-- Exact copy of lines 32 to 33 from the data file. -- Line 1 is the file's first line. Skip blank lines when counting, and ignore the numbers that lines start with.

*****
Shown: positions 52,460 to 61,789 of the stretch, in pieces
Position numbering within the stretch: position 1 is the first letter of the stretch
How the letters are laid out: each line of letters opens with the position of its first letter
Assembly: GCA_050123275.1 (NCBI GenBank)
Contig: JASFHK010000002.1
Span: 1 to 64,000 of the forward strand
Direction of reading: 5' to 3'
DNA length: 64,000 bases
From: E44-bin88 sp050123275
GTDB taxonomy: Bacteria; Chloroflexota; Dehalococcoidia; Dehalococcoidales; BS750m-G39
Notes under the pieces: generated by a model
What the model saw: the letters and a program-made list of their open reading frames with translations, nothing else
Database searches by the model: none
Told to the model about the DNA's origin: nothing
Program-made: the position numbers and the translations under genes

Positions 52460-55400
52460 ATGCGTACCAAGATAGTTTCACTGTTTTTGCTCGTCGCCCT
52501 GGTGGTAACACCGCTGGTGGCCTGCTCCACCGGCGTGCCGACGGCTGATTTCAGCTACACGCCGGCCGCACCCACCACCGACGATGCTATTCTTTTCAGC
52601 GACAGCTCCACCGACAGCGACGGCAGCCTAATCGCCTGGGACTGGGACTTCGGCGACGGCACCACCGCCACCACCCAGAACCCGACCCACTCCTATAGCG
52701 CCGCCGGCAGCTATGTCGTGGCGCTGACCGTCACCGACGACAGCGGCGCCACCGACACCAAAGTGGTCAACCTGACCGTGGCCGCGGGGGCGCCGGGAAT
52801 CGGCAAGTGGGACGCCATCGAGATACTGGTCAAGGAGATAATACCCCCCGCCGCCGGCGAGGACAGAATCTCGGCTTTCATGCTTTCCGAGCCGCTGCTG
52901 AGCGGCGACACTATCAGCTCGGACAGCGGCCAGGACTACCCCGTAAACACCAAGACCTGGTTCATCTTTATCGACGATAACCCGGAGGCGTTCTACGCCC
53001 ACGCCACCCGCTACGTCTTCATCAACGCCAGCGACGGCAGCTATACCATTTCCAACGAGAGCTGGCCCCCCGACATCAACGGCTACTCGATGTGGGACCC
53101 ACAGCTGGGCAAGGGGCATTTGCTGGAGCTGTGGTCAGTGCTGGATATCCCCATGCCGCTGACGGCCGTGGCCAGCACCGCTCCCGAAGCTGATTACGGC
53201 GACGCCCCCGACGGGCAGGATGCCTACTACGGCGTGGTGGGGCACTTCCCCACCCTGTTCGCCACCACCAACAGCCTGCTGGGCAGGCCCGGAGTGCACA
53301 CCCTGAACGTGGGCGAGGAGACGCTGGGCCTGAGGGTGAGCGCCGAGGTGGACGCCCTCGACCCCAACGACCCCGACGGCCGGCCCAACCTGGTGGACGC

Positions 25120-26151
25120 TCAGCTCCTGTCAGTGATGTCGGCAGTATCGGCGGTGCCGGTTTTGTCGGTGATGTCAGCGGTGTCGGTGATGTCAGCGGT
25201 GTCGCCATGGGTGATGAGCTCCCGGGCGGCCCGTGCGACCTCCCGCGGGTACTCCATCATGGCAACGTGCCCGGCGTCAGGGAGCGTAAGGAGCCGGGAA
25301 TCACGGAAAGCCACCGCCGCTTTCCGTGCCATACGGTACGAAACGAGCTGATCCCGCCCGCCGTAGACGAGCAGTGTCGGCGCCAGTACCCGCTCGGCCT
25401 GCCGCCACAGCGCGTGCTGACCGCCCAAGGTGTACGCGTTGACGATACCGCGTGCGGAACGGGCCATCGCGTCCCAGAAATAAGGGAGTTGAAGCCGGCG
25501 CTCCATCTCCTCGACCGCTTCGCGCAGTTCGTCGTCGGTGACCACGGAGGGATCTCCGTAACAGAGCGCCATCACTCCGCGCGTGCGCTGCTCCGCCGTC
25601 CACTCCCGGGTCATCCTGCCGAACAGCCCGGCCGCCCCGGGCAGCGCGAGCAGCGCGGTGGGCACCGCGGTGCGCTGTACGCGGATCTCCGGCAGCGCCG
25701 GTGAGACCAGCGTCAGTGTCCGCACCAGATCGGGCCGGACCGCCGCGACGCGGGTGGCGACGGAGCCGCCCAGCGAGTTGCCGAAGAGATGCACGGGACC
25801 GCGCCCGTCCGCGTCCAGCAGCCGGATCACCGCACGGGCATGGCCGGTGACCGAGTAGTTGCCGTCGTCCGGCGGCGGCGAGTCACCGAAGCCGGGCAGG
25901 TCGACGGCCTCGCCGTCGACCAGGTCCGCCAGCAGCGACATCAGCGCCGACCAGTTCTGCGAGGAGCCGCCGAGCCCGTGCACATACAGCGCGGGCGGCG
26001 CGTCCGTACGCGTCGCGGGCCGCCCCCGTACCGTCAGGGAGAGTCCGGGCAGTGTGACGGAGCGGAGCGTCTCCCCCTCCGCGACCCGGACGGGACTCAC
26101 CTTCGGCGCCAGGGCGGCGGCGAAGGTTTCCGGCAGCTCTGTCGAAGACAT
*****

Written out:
25501 CTCCATCTCCTCGACCGCTTCGCGCAGTTCGTCGTCGGTGACCACGGAGGGATCTCCGTAACAGAGCGCCATCACTCCGCGCGTGCGCTGCTCCGCCGTC
25601 CACTCCCGGGTCATCCTGCCGAACAGCCCGGCCGCCCCGGGCAGCGCGAGCAGCGCGGTGGGCACCGCGGTGCGCTGTACGCGGATCTCCGGCAGCGCCG